Google prioritizes content that falls into the following three categories:
- The searcher’s purpose
- Your Money Your Life, also known as YMYL-relates to happiness, safety, health, financial security, etc.
- E-A-T, also commonly known as expertise, authoritativeness, and trustworthiness
Can you see how Google could connect all three parameters to COVID-19? With that in mind, it makes sense to create COVID-19-related topics for SEO purposes.
Let’s add one more ingredient to the recipe. Recently, Semrush collected data about organic searches for senior care. This is what they found in Maine, the leading state for senior residents with data from May 2019 to January 2020 and February through October in 2020:
- Online searches for ‘in home care agencies near me’ +250.00%
- Online searches for ‘nursing home deaths’ +225.00%
- Online searches for ‘medicare approved home health care agencies’ +33%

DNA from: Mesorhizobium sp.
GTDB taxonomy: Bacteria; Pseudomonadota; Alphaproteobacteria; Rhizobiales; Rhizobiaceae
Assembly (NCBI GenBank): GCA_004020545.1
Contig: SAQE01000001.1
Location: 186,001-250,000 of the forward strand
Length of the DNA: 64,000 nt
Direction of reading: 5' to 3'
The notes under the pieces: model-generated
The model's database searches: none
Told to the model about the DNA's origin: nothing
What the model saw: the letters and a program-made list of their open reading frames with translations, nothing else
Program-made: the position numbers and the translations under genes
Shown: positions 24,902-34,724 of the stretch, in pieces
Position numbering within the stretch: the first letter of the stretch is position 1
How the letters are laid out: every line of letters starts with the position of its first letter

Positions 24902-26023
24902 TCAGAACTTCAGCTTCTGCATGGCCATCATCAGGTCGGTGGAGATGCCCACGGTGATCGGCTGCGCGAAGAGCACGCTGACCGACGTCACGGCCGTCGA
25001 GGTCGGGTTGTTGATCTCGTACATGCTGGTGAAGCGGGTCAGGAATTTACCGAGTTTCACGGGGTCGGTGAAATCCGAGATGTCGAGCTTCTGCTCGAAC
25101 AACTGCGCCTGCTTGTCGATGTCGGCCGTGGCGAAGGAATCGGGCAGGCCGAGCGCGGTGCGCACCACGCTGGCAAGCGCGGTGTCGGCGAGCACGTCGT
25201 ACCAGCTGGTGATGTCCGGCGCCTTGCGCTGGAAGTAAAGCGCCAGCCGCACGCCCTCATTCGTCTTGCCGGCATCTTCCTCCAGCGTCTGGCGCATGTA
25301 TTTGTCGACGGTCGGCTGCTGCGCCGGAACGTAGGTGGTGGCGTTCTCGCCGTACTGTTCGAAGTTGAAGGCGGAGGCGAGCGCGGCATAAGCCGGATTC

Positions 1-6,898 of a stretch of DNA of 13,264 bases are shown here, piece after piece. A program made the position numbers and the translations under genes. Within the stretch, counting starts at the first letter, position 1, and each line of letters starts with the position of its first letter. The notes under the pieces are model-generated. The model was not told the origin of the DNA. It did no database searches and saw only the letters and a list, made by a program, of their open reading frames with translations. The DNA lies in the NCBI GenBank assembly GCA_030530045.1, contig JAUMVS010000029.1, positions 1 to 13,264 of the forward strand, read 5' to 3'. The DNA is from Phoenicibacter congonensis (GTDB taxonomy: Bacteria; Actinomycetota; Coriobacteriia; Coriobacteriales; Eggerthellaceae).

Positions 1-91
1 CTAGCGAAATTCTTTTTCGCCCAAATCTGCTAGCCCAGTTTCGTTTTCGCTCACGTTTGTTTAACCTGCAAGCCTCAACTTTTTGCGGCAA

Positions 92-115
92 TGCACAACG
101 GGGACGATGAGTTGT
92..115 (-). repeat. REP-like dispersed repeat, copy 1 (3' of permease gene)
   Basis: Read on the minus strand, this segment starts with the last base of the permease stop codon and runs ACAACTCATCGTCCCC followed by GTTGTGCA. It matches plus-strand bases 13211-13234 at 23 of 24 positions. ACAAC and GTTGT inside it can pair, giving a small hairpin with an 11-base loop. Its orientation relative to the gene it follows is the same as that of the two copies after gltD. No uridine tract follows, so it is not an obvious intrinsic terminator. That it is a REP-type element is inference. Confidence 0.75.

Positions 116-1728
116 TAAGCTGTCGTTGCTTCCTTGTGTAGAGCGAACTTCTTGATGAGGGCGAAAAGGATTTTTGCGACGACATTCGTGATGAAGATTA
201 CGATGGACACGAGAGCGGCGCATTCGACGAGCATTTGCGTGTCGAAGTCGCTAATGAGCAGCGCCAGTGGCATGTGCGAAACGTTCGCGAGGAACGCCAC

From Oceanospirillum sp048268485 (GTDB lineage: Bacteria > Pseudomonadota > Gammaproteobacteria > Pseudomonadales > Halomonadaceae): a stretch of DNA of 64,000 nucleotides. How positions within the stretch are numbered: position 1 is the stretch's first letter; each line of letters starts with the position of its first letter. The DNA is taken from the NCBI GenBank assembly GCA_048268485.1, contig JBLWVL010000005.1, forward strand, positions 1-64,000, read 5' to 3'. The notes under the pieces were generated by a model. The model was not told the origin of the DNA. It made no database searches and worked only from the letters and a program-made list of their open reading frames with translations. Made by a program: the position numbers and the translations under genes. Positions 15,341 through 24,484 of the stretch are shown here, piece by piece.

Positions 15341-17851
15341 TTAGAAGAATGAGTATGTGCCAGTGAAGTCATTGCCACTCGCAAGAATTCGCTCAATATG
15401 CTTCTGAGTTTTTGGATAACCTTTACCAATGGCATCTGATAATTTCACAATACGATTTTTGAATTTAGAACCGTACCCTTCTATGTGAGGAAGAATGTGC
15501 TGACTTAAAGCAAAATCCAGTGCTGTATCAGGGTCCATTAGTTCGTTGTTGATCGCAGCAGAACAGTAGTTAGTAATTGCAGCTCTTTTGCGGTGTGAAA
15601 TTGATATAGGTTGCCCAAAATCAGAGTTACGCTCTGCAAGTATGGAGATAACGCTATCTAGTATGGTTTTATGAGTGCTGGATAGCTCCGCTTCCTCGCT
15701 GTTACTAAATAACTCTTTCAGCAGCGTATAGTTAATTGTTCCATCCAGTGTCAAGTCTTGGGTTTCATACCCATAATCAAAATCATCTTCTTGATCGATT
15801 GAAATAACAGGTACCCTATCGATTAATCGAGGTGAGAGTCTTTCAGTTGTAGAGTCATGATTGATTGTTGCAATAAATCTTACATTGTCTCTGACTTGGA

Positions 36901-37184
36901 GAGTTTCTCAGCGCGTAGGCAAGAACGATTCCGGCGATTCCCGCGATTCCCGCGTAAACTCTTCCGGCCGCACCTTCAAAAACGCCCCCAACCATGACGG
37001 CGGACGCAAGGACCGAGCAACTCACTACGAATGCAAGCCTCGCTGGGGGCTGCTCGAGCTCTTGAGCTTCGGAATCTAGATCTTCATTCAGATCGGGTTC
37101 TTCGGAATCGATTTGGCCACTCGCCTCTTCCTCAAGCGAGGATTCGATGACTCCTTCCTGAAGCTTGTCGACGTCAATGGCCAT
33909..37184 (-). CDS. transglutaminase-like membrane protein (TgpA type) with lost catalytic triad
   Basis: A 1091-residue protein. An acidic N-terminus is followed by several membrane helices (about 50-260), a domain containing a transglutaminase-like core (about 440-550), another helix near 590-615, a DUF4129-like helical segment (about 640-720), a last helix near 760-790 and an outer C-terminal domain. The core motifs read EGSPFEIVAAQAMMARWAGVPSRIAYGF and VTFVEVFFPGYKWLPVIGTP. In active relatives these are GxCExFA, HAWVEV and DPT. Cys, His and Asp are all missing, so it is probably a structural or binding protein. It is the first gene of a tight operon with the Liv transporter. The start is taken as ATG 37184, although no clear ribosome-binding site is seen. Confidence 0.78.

That’s pretty eye-opening, right!
Here’s another surprising and sad fact. The Kaiser Foundation reports that over 100,000 long-term care residents and staff perished because of COVID-19.
What Semrush Discovered About Recent Senior Care Queries
I was very interested in this data because my clients have been telling me about how overwhelmed they’ve been since the onset of the pandemic.
They’re dealing with a rash of new issues including:
- Lack of caregivers
- New health and safety risks
- An inundation of need for home care
- Fewer referrals from hospitals to nursing homes
- Steep decrease in nursing home residents
- Lack of access to non-essential surgeries
Those challenges bring the need for adapting to a whole new level.
Semrush reports the most popular keywords in senior care between May 2019 and October 2020:
|Keyword||Average monthly searches|
|nursing homes near me||155,667|
|home health care||46,500|
|nursing home compare||18,911|
|home care assistance||15,933|
|home care agencies||15,806|
|nursing home jobs||14,383|
Take a look at the growth in search terms for senior care from Feb – Oct 2020 to May 2019 – Jan 2020:
- ‘Nursing home deaths’ up by 1190.31%
- ‘Nursing home abuse lawyer’ rose by 262.88%
- ‘Care home’ increased by 66.67%
- ‘Caregiver support services’ up 60.48%
- ‘Home caregiver services’ spiked 52.78%
- ‘In home hospice care’ rose 45.60%
The data is clear that people are concerned about health and safety.
The need to adapt also shows up in Semrush data related to FAQs like these: